Regional director and CEO of RE/MAX of Southern Africa, Adrian Goslett, is positive that a lower mortgage rate will bring relief to homeowners battling to keep up with monthly repayments and will result in turn in fewer houses entering the market thereby evening out the scales of supply and demand. It could also encourage more people to take on debt to buy property.

Crispin Inglis, PropertyFox CEO, also expect that the reduction in the repo rate will favourably impact the lending rate for consumers. “With financial institutions already jostling for business, this should make it slightly easier for consumers to get financing,” he says.

Herschel Jawitz, CEO of Jawitz Properties, says with marginal price growth and, in some areas, falling prices together with the very favourable lending market, the current market offers the best buying opportunities across the market since 2009.

Samuel Seeff, chairman of the Seeff Property Group, welcomed the rate cut but says a further rate cut of 50-100 basis points is needed within the next six months to restore confidence and give the economy a real boost. South Africa’s interest rate is higher relative to the rest of the world and out of step with the economy which is struggling while consumer and investor confidence is at record-low levels (The American interest rate (Fed) is currently at 2% while both the British interest rate (BoE) and Australian interest rate (RBA) is at 0.75%. Ed.).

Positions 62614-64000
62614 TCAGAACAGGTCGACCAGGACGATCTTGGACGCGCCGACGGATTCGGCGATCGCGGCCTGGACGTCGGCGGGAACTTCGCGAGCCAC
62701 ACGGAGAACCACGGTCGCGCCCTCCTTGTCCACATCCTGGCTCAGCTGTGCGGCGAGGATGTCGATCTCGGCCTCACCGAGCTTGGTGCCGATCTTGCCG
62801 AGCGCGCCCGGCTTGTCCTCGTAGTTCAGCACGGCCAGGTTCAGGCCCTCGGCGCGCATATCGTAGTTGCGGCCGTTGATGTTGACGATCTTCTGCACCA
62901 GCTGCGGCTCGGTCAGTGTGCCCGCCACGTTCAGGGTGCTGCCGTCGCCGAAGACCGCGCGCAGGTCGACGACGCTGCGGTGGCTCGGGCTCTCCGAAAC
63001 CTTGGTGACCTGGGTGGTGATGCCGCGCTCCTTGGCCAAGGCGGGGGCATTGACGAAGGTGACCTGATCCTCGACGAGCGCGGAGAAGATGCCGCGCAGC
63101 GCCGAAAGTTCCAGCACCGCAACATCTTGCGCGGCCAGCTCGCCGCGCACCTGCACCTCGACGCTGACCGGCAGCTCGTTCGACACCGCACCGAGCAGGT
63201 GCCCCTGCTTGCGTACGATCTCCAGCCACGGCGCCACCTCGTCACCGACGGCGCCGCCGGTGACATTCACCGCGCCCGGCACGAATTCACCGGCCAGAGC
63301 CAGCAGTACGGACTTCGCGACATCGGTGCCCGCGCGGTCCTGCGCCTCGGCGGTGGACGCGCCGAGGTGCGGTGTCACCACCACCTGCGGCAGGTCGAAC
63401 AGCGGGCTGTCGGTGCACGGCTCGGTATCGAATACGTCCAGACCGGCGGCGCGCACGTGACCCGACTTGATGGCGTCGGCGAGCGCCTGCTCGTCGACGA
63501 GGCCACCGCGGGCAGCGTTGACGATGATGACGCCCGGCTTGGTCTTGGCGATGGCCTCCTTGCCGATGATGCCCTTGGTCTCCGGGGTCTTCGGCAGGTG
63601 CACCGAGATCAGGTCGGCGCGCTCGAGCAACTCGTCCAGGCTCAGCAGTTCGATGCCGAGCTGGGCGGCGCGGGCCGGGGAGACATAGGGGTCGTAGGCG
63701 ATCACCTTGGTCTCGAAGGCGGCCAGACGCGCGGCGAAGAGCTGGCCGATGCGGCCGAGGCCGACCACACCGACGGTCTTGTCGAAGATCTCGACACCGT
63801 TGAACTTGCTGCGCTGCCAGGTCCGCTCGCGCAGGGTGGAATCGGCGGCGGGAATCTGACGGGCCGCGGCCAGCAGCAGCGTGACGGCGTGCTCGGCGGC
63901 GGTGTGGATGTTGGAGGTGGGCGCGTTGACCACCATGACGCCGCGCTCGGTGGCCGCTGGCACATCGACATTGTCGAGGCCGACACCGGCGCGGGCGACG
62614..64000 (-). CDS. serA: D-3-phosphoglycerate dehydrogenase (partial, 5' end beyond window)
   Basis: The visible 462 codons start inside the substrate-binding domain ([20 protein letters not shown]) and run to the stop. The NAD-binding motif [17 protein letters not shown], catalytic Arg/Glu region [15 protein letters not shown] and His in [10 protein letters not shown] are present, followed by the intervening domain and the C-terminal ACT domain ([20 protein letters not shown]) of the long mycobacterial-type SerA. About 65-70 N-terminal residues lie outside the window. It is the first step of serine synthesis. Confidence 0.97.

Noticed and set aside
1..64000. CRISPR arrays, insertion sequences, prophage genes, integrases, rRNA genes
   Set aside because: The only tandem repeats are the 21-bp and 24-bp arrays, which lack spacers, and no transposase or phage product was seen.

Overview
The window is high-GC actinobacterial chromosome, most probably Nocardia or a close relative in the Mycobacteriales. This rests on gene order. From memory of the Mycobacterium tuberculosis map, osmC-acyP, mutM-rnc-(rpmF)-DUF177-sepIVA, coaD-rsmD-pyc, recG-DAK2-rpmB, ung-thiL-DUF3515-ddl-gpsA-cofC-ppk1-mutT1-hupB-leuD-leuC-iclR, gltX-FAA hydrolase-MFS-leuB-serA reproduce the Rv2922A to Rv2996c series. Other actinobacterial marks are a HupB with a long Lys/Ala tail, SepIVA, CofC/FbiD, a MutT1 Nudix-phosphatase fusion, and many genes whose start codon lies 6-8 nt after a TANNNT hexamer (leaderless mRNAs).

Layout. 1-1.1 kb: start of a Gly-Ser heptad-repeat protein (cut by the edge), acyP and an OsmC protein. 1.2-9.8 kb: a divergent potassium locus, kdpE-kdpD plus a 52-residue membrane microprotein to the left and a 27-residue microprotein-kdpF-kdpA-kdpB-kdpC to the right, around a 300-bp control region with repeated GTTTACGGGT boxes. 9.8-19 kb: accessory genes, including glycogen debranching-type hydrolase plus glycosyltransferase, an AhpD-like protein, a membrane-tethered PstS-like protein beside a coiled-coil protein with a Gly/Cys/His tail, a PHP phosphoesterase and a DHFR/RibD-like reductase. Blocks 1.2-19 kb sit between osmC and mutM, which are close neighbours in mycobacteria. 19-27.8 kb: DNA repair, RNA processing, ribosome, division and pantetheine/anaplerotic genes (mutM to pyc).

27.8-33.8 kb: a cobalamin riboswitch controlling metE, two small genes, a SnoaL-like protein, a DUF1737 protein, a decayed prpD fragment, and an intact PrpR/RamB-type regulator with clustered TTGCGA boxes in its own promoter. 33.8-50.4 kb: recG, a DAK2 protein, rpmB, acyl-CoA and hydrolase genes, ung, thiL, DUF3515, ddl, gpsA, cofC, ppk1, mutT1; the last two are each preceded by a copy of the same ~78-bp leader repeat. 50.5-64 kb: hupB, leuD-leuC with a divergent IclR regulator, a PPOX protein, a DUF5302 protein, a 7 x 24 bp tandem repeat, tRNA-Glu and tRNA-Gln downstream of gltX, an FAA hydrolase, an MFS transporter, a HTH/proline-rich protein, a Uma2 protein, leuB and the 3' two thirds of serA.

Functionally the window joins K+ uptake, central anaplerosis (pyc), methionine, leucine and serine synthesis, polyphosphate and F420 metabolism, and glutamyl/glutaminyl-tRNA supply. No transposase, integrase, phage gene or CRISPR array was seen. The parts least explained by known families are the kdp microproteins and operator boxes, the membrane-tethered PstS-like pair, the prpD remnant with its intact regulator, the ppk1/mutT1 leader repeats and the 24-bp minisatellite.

“We have been in a holding pattern for about eighteen months and it is time for decisive action from the Reserve Bank to take responsibility and provide support for the economy,” he explains.

Richard Gray, CEO of Harcourts South Africa, agrees saying that while the lower repo and mortgage rates will certainly relieve some pressure on those in debt, the country is a long way from saving its vulnerable economy. He also believes that it is important to remind buyers that property remains an excellent long-term investment. “Economic fluctuations occur at times especially in developing regions and real estate consistently provides the best return on investment, especially in tough economic times. Although buyers are seemingly reducing their activity, ironically this is an amazing time for buyers to get involved. Value remains the same but property prices are reduced. This opportunity will not only stimulate growth in the market but buyers are able to get a lot more bang for their buck,” he ends.

To conclude, a lot of uncertainty remains at this time over the country’s economy. The Reserve Bank has indicated that another rate cut could be on the cards in the fourth quarter of this year, but also said that their decision on this is data-driven and will depend on what happens during the rest of the year. The next two important happenings will the national budget speech in February and whether ratings agency Moody’s downgrade the country’s credit rating to junk status. That being said, the rate cut in January does bring some welcome reprieve to homeowners and will hopefully have a positive ripple effect on the residential property sector.